On Wednesday, in the occupied West Bank, settlers attacked a Palestinian truck driver because they thought he was driving an aid truck going to Gaza. Footage shows the victim writhing in pain as Israel Defense Forces officers roam the scene. Israeli police did not arrest any suspects, according to Haaretz.

The settlers deflated the tires of two trucks — which were running commercial routes rather than delivering aid — and set them on fire.

A video posted to Twitter by Alon-Lee Green, co-director of pro-peace organization Standing Together, showed people climbing onto a pillaged truck and dancing.

As Israeli troops looked on, several people took selfies and photos of their own as they climbed the pile of discarded aid bags, the video shows.

More than 250 aid workers have been killed in Gaza since Hamas’s attack on October 7. Human Rights Watch has identified at least eight instances of Israeli forces attacking aid convoys and premises. Some of these incidents took place despite aid groups providing their coordinates to the Israeli government to ensure their protection.

Among the incidents addressed in last week’s State Department report is Israel’s strike against a World Central Kitchen convoy that killed seven aid workers last month. The State Department said it could not reach “definitive conclusions” on whether U.S.-supplied weapons were used during that attack.

The State Department conceded such attacks “created an exceptionally difficult environment for distributing and delivering aid,” but did not describe such efforts as a systematic Israeli policy.

A recent report by U.K.-based research group Forensic Architecture has found at least 80 separate Israeli attacks on aid in Gaza since January alone. “The frequency and widespread nature of these attacks suggests that Israel is systematically targeting aid,” the group wrote.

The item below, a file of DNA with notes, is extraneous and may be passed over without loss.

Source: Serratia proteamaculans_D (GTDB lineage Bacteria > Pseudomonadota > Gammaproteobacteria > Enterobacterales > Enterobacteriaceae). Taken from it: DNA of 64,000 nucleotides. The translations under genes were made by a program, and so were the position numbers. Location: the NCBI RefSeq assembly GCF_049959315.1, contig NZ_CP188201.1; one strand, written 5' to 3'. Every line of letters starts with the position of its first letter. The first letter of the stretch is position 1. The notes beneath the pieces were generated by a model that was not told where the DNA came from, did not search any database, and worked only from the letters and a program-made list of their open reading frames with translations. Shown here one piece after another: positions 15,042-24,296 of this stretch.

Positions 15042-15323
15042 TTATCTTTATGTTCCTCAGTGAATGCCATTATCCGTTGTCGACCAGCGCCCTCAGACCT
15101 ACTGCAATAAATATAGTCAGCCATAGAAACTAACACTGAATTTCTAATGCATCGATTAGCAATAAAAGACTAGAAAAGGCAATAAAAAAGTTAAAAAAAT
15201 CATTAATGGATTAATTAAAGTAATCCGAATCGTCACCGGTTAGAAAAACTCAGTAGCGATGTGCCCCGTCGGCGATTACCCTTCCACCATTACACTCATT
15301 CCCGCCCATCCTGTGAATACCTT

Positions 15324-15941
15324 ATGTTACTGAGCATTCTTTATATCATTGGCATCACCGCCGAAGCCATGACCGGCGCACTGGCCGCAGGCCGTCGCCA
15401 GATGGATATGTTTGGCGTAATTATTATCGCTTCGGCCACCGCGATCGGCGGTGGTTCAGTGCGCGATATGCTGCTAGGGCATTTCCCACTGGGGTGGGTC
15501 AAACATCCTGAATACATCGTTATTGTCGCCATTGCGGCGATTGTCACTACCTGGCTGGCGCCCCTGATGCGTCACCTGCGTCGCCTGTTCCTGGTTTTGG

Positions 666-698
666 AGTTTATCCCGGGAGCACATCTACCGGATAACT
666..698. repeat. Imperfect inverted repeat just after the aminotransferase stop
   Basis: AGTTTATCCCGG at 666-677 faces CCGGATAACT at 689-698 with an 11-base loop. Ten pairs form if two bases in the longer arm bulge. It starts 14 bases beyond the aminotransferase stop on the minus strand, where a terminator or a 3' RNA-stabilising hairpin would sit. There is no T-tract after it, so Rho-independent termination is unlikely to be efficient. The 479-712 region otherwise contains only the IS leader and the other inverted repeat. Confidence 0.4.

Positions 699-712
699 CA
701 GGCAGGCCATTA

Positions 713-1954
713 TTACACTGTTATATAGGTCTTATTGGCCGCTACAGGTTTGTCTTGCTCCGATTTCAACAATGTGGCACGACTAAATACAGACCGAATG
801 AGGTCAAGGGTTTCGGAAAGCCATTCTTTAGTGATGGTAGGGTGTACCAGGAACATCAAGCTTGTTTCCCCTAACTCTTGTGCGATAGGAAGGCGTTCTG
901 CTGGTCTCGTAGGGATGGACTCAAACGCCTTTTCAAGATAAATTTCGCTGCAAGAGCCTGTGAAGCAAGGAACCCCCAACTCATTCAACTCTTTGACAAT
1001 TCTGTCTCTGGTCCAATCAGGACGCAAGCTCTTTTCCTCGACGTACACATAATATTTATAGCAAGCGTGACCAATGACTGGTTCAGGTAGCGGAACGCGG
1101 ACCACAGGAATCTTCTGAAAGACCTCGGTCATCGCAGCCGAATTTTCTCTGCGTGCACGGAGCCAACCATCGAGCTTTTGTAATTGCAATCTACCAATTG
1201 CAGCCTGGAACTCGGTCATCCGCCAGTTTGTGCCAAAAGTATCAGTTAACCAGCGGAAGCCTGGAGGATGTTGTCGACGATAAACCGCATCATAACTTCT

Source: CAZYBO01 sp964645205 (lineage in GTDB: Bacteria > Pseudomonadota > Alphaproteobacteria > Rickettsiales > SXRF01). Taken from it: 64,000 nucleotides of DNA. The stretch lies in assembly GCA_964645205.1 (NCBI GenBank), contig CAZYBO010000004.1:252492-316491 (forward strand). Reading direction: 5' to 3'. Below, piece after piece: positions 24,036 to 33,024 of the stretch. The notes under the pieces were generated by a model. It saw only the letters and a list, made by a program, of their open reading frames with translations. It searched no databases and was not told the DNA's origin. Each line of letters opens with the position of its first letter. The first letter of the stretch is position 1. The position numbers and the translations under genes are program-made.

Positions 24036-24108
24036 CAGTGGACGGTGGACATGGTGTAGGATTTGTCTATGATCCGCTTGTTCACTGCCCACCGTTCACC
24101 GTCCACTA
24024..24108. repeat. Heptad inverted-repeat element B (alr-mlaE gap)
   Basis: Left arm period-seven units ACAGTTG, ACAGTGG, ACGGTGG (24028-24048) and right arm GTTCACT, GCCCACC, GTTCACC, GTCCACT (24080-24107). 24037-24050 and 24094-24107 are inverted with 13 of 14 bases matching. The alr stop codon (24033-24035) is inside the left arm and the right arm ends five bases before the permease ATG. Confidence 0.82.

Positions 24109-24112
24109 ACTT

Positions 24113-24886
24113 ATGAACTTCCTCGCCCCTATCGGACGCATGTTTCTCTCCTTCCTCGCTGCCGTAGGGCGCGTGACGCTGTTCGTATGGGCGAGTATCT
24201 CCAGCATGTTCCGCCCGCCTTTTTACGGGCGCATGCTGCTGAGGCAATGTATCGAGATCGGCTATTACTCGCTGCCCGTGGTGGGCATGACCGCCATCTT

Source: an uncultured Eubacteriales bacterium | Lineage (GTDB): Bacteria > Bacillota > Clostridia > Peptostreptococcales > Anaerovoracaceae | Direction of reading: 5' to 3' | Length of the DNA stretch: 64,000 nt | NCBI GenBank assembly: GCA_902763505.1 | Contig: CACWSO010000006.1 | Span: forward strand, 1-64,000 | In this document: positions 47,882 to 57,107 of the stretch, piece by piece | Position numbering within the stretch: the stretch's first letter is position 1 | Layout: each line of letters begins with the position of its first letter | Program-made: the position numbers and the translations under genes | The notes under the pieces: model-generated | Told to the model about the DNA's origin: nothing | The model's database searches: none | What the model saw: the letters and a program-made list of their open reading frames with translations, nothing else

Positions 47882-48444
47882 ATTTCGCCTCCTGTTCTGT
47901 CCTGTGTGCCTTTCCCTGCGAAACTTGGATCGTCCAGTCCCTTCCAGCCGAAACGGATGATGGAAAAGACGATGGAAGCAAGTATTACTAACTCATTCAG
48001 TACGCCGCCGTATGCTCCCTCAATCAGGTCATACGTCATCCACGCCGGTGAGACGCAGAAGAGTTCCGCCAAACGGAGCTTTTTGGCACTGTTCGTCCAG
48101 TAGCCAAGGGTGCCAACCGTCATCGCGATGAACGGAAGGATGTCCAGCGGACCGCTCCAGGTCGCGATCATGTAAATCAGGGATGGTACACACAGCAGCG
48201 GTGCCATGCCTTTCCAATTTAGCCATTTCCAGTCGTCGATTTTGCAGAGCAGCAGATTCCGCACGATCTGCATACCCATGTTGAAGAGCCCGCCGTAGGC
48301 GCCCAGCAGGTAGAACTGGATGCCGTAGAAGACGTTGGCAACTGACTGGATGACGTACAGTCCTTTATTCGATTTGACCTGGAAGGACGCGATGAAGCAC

In a statement to The Intercept, an IDF spokesperson said that the military takes “all operationally feasible measures to mitigate harm to civilians, including aid convoys and workers. The IDF has never, and will never, deliberately target aid convoys and workers.”

The spokesperson continued: “The IDF makes extensive efforts to enable the safe delivery of humanitarian aid, and has been working closely with various aid groups to coordinate and realize their vital efforts to provide food and humanitarian aid to the people of Gaza. Given the ongoing exchanges of fire, remaining in an active combat zone has inherent risks. The IDF will continue to counter threats while persisting to mitigate harm to civilians.”

Last week’s State Department assessment concluded that Israel “likely” violated laws using American-supplied weapons. Biden’s admission that American arms have killed Palestinian civilians calls into question a memo issued last year that says the U.S. would not authorize any arms transfer where there is risk of “facilitating or otherwise contributing to” human rights or international law violations.

Video after video has shown Israeli demonstrators blocking and even destroying aid meant for Gaza — sometimes in the presence of police or military authorities.

These demonstrations ramped up after the International Court of Justice found that the Israeli government is plausibly committing genocide and ordered it to facilitate aid distribution and prevent potential further acts of genocide. Protesters responded by attempting to block aid for days on end, with little pushback by Israeli authorities.

In one video dated February 9 at the Nitzana border crossing into Egypt, Israeli demonstrators block aid trucks from entering Gaza. “My friends, we closed the border crossing today,” one demonstrator exclaims as officers close the gates, prompting ululating from the crowd. “With all due respect my friends, the gate is closed,” the demonstrator continued through a megaphone, “someone is going to sleep hungry tonight.”